Simon C. Collinson and Andrew M. Pettigrew
The comparative method lies at the heart of social science research. In the field of international business it is national and regional diversity, the differences between places that influence business activities and management behaviour, that matter. This diversity demands adaptability in individuals and organizations, in response to cultural, social, political, institutional, environmental, economic, industrial, and market variety. This article examines the problems of comparative international research (CIR) in business and management studies. The literature on CIR methods over the past thirty years, whilst stressing the importance of robust methodologies, has been particularly critical of the widespread failure of researchers to avoid the pitfalls of poorly constructed cross-national comparisons.
Janne Tienari and Alexei Koveshnikov
In this chapter, we revisit influential texts on the management of multinational corporations from the perspective of men and masculinities. We argue that the texts (re)construct an idealized image of management based on problematic assumptions. They carry meanings far beyond the openness and cultural sensitivity which they claim to advocate. We identify these assumptions and disrupt the masculine image of managing multinationals.
Methodological Contributions in International Business and the Direction of Academic Research Activity
The development of the field of international business has been strongly driven by innovations in research design and methodologies. This article emphasizes this role in order to suggest that progress is engaged when a community collectively is able to ride upon common methods, schemas, and templates. Research in international business has contributed its own methodological and design that served as a template for subsequent efforts. This article documents briefly three contributions: Raymond Vernon's multinational database, foreign direct investment studies, and the choice of foreign entry mode. It turns then to two current areas of research (i.e. organizational ecology and comparative national systems) that might benefit from agreement on design and method. In focusing on these contributions, it neglects other major contributions to international business research, especially that of business history that has indisputably created successful research programmes with defined methodologies.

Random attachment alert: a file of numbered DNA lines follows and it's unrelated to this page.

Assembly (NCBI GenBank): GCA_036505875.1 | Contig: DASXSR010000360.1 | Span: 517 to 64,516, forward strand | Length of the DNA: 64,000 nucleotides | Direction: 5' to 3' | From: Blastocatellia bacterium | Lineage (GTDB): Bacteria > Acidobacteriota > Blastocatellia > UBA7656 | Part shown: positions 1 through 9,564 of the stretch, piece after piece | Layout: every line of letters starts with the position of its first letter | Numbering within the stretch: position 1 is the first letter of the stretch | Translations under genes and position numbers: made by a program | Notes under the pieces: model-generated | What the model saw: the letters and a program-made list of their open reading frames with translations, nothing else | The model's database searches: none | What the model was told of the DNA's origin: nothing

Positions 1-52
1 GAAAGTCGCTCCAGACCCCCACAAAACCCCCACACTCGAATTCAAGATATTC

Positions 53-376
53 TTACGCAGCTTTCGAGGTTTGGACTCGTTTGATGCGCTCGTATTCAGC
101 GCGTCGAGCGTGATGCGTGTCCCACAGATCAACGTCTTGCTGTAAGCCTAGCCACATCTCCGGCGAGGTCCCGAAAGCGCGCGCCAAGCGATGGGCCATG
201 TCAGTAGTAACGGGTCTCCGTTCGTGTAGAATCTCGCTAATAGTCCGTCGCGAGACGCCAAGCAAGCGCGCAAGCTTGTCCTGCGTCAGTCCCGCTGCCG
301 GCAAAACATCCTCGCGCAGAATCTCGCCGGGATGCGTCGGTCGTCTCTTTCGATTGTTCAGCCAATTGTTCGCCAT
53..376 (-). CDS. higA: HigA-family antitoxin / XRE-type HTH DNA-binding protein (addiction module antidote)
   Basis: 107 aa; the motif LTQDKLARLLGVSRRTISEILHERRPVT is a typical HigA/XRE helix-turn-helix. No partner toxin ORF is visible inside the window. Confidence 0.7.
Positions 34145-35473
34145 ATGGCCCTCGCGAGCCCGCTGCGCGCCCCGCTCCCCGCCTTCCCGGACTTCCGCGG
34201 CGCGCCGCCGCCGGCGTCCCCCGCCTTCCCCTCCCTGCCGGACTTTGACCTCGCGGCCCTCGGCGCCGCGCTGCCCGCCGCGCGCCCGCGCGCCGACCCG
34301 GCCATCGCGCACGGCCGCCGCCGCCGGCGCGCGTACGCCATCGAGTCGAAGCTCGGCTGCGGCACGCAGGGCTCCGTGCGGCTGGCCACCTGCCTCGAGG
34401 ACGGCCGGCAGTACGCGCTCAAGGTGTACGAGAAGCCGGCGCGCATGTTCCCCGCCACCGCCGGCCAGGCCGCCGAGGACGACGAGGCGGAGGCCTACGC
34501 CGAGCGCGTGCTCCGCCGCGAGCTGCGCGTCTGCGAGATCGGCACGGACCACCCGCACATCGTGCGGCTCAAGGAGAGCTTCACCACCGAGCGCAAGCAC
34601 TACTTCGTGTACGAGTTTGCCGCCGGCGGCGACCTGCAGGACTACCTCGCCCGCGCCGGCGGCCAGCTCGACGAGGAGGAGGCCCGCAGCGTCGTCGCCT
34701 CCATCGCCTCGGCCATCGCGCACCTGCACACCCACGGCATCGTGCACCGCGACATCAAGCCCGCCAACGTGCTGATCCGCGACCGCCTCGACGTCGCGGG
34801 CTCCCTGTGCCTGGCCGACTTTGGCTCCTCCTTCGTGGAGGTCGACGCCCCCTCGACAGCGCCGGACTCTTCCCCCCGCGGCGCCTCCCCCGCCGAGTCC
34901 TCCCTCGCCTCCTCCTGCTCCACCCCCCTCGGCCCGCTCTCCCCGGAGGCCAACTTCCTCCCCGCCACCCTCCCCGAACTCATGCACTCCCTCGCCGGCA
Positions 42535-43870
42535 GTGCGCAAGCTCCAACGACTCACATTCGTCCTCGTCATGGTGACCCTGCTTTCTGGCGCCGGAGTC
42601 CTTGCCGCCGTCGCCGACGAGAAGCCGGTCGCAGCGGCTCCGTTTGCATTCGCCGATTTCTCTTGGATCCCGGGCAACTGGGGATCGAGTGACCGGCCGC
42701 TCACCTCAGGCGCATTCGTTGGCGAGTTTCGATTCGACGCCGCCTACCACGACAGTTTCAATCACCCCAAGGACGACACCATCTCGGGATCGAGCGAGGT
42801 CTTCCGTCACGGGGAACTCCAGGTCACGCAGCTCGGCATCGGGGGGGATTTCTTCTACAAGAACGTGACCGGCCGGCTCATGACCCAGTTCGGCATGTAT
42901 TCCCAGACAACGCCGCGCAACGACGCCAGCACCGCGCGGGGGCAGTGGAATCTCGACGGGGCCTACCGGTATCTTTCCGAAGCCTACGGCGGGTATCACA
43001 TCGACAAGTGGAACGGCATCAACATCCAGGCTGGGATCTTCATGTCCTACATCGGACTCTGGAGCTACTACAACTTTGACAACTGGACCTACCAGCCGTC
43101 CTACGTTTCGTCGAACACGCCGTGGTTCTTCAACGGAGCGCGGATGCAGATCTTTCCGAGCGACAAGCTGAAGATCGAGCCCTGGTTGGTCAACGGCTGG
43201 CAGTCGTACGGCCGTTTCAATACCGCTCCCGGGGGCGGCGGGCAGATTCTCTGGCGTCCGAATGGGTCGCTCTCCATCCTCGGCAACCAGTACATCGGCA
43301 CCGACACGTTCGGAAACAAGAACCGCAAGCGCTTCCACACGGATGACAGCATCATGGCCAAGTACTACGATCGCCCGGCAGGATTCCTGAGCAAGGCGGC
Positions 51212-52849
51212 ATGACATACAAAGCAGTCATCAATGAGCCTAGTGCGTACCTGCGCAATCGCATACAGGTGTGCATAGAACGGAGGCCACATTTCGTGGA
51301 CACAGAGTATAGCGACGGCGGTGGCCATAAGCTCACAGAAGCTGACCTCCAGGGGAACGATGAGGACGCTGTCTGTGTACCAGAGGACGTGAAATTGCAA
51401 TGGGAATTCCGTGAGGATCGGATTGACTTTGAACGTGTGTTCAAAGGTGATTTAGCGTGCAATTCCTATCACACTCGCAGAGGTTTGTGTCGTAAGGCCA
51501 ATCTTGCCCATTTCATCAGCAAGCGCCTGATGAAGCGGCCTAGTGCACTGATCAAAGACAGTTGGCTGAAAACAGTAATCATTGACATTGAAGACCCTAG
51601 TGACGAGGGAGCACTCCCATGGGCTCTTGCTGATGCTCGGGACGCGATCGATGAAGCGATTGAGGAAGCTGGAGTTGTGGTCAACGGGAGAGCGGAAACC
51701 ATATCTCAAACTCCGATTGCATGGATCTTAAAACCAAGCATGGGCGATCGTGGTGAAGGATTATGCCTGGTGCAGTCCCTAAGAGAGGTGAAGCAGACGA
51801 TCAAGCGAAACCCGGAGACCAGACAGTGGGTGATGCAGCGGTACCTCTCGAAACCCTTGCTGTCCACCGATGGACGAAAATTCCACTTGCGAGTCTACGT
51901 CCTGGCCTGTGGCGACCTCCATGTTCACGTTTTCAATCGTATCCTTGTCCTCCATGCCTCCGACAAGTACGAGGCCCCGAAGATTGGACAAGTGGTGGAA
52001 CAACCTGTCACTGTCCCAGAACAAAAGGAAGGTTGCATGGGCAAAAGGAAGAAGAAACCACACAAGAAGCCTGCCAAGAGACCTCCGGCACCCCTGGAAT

Randall Morck and Bernard Yeung
This article focuses on performance measures. It starts with the usual focus on profitability and market value as performance measures, followed by alternative performance measures based on firm productivity, growth and survival. It then discusses issues on survey data, and the problem of ex post reasoning in empirical work. There are several important themes in this discussion. First, it discusses the definitional and variable construction issues. Second, it addresses the analytical contents in these variables as performance measures. Third, it highlights the statistical and empirical difficulties in using these performance measures, especially in an international cross-country context.